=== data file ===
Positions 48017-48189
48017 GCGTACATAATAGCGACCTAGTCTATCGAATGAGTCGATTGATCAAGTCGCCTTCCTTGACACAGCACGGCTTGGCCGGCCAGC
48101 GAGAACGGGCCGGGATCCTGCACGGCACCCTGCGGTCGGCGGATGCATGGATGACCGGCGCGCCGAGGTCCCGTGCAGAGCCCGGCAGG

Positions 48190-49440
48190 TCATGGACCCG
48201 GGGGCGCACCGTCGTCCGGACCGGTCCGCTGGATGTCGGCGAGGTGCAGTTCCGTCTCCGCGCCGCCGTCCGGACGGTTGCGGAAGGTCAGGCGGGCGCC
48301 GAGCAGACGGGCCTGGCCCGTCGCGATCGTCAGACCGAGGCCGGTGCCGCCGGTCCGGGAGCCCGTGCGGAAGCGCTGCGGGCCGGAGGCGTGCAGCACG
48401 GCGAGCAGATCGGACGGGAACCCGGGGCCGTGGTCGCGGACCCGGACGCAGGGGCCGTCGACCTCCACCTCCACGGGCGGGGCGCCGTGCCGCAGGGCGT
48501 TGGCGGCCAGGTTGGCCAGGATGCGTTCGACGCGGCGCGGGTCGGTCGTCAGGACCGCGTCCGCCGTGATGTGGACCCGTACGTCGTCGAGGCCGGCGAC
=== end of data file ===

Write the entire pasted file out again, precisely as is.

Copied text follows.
Positions 48017-48189
48017 GCGTACATAATAGCGACCTAGTCTATCGAATGAGTCGATTGATCAAGTCGCCTTCCTTGACACAGCACGGCTTGGCCGGCCAGC
48101 GAGAACGGGCCGGGATCCTGCACGGCACCCTGCGGTCGGCGGATGCATGGATGACCGGCGCGCCGAGGTCCCGTGCAGAGCCCGGCAGG

Positions 48190-49440
48190 TCATGGACCCG
48201 GGGGCGCACCGTCGTCCGGACCGGTCCGCTGGATGTCGGCGAGGTGCAGTTCCGTCTCCGCGCCGCCGTCCGGACGGTTGCGGAAGGTCAGGCGGGCGCC
48301 GAGCAGACGGGCCTGGCCCGTCGCGATCGTCAGACCGAGGCCGGTGCCGCCGGTCCGGGAGCCCGTGCGGAAGCGCTGCGGGCCGGAGGCGTGCAGCACG
48401 GCGAGCAGATCGGACGGGAACCCGGGGCCGTGGTCGCGGACCCGGACGCAGGGGCCGTCGACCTCCACCTCCACGGGCGGGGCGCCGTGCCGCAGGGCGT
48501 TGGCGGCCAGGTTGGCCAGGATGCGTTCGACGCGGCGCGGGTCGGTCGTCAGGACCGCGTCCGCCGTGATGTGGACCCGTACGTCGTCGAGGCCGGCGAC